I called up Erwin on Tuesday (I found him on LinkedIn) and I asked him to verify what Akiva told me. He proudly did so and asked if he could send me a writeup of his connections to his family’s story and his meeting in Florida in 2006 with the Shoah survivor whose life was saved by his family. I have included that writeup just below.

Letter from Erwin Hogeweg of Boca Raton:

On Nov 25, 2000, we moved with our three children from the Netherlands to the United States. It was only supposed to be for 2-3 years, but we are still here. In April 2006, my wife and I had just watched the first half of the high school musical “Mame,” in which my daughter Sam played one of the lead roles. It was intermezzo and we were discussing what a high quality these high school musicals had. My youngest daughter Krissy was helping her older sister backstage with make-up, drinks, and whatever other chores there are backstage.

All of a sudden Krissy comes running over to us and tells us that we need to come backstage, because there is somebody who wants to talk to us. We suggest to wait until after the show but she is persistent that we have to come now.

So we go backstage and there is this older, European woman who mentions that she saw Sam’s last name, Hogeweg, in the program. She continues to say that her name is Sonja and that she is Jewish. She didn’t have to continue; I instantly knew who she was.

The story goes back 60 years to when the Germans occupied the Netherlands. My grandparents were in the resistance, and at one point my grandfather and his brothers decided to provide refuge to an entire Jewish family. Each of the brothers sheltered one family member. None of these family members could communicate with each other, nor did they know where their family members were or if they were even still alive.

My grandparents had three young kids, so it was decided that one of the Jewish girls would stay with them. For years she slept under my grandparents’ bed and was forced to hide in some shelter my grandpa built—he was a carpenter—when there was another raid, until the war was over. The entire family survived. Very few people in the neighborhood and in school knew that that cute girl really wasn’t my dad’s little sister. As a kid I had heard the story over and over again, and it was only until I had my own family that it really sunk in what heros my grandparents had been and what a tremendous risk they had taken.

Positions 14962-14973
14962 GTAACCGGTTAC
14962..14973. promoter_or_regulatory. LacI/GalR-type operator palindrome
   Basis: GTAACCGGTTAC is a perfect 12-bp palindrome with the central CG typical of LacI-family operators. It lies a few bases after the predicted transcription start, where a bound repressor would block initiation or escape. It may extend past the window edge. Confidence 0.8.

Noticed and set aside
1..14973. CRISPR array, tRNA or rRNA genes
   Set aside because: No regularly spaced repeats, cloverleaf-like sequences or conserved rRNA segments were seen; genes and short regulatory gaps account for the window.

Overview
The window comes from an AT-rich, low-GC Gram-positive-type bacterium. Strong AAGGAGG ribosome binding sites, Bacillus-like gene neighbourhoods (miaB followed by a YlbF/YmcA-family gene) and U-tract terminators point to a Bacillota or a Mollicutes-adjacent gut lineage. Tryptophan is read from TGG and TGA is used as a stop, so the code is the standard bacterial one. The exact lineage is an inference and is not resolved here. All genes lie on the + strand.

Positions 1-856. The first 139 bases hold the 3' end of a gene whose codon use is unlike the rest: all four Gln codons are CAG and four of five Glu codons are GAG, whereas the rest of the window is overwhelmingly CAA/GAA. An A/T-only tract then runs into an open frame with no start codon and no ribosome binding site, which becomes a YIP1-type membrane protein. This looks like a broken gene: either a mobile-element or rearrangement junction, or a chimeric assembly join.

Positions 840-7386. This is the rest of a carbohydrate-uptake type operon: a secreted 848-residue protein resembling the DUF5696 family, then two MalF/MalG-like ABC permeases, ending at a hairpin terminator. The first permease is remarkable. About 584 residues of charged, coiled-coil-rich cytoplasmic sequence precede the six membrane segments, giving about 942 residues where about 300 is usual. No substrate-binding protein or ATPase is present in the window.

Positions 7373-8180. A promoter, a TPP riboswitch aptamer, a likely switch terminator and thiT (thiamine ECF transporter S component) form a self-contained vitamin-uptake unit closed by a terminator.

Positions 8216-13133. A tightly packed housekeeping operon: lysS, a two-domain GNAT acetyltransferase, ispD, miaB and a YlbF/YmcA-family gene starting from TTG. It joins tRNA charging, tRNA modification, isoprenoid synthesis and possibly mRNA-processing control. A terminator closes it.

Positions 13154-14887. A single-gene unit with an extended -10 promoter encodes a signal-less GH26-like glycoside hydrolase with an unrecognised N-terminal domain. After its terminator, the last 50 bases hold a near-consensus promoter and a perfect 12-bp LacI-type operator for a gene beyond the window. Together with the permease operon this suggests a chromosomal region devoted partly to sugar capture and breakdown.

That little girl was now standing in front of me. The conversation went something like:

“As a little girl I was with this family during the war. Their name was Hogeweg as well. The man’s name was Sjoerd,” she said.

“Yes, that was my grandpa, and my grandma’s name was Willy,” I said. “And they had a little boy, Rens.”

“That is my dad.”

“I need to sit down,” she mumbled, “and I need some water.”

Unfortunately for my daughter I missed most of the second half. My mind kept racing; what a stupid coincidence. Sixty years later and 5,000 miles from Amsterdam I ran into the woman whose life was saved by my grandparents.

The next morning I immediately called my dad in the Netherlands. “You’ll never guess who I met yesterday,” I said. Indeed he didn’t guess.

We met Sonja and her husband a couple of times before they returned for good to Switzerland. I looked them up there twice when I happened to be in the area for work, and she and my parents and my dad’s siblings met with Sonja and her husband for a reunion lunch.

As we learned later, the coincidence was even bigger. This was the closing night of the show; she and her husband were snowbirds and now lived in Switzerland. They have been attending every show for the past 20 years, but due to her husband’s poor health this would be the last time they have come to Florida.

After Akiva saved my life in 2014, my wife Astrid is convinced that the two events are related. My family helped the Jews during the war, Akiva saved my life 70 years later.

I believe and hope his wife is right. And I am happy to have shared this story with you. I hope you enjoy it as much as I and my editors have.